It’s unclear how many residents of lower Manhattan fled the neighborhood after Sandy. But 2 Gold St., a flood-damaged luxury residential skyscraper with nearly 1,000 residents, did not allow tenants to start moving back in until last week.
“These offices, these high-rise apartments, they need to be reoccupied,” said Lee Holin, who owns Meade’s Restaurant, which sits on the edge of the seaport a few blocks from Sandy-damaged skyscrapers on Water Street. “All of our customers who live there have not been here in a long time.”
Meade’s was only able to reopen thanks to a $25,000 grant that Holin received from the Downtown Alliance, a neighborhood association that has doled out 100 grants to small businesses totaling about $1.5 million.
The grant program was so popular that it was suspended two weeks after its debut in mid-November.
“We don’t have a lot of traffic,” said Nicole Osborne, who was tending the bar at Meade’s on a weekday afternoon. “It’s like we’ve been forgotten.”
In the darkened window of Stella Manhattan Bistro, an Italian restaurant on Front Street, hung an American flag reminiscent of those displayed all over the city after Sept. 11. Alongside it, someone had posted a sign that said: “Thank you for all your support. Stay strong.”
Most of the Front Street buildings had a geothermal heating and cooling system that was destroyed in the flood, said Jordan Barowitz, a spokesman for the developer, The Durst Organization, Inc. The repairs, which include moving the mechanical systems to the roof, are expected to drag on for months.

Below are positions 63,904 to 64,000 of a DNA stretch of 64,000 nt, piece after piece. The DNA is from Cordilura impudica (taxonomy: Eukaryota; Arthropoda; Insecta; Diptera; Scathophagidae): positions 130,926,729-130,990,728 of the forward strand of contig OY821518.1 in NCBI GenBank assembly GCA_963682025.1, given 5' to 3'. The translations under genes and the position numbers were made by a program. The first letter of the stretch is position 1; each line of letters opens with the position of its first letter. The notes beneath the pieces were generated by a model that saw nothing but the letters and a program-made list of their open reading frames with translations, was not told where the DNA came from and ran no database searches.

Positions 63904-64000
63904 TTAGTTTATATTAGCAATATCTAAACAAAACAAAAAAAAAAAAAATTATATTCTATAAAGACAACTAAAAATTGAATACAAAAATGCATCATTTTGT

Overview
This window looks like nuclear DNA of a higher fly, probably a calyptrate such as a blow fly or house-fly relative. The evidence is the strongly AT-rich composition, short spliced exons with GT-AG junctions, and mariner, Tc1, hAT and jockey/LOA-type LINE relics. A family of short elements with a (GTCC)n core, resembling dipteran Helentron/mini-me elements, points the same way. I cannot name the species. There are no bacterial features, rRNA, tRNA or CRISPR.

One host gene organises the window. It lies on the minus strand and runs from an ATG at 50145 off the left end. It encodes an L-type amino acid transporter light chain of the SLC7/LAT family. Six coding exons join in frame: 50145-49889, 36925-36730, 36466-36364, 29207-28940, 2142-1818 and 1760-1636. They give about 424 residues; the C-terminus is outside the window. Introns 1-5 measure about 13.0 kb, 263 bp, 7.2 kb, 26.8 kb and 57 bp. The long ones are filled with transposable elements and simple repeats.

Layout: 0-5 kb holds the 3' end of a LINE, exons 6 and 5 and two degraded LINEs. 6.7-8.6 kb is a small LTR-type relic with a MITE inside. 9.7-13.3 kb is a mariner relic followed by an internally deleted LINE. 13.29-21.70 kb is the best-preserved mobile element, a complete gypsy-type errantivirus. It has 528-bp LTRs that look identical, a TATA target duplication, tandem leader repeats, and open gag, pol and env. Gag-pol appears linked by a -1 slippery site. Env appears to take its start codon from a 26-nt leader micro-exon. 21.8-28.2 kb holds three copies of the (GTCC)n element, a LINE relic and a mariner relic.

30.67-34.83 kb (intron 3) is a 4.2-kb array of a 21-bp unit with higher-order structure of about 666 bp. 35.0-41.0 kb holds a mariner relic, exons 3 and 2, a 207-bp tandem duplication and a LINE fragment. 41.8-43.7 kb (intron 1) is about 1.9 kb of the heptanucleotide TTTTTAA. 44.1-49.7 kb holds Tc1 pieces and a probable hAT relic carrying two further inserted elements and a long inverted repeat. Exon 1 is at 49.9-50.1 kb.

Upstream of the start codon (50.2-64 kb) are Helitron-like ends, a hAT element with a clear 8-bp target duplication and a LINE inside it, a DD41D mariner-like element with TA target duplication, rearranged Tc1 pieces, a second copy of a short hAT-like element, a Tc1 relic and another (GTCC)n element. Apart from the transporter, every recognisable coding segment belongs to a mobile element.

“We hope that they will come back,” Barowitz said of the shuttered businesses. “It’s very challenging.”
The future of the South Street Seaport is equally uncertain. Howard Hughes Corp, which controls the former 19th-century counting houses that are home to the retail chains, said it does not yet know which – if any – of the major retailers will come back. The hope is to have Fulton Street in working order again before Memorial Day, when the summer season kicks off and the seaport will desperately need an influx of visitors.
But in a case of unfortunate timing, Pier 17, the shopping mall housed inside a rustic wooden building on the pier, is slated to close for a long-planned renovation in June that will transform it into a modern glass-walled structure with a rooftop plaza. The impending renovation has only added to the misery of shop owners who lost so much revenue since the storm and haven’t recouped their losses.
Milad Doos, an immigrant from Egypt, is planning to close his jewelry and collectibles store for good.
“Like you see, there’s nobody,” said Doos, who earned just $5 on a recent afternoon. “After the storm, this whole place has become dead place.”
At the Bridge Cafe, most of the wood foundation will be gutted, sparing only two pillars and a wall behind the bar that are part of the original building. Repairs will cost around $400,000.
Weprin, who has no flood insurance, launched a fundraising page online to appeal for financial help from the restaurant’s many loyal patrons. To his astonishment, many of them didn’t even realize the place was closed.
That’s because nobody has frequented the neighborhood for weeks.
“During the day, you have tourists who are coming to look at the carnage,” Weprin said. “That’s about it. Before Sandy, it was a neighborhood.”
(Associated Press Writer Tom Hays contributed to this report.)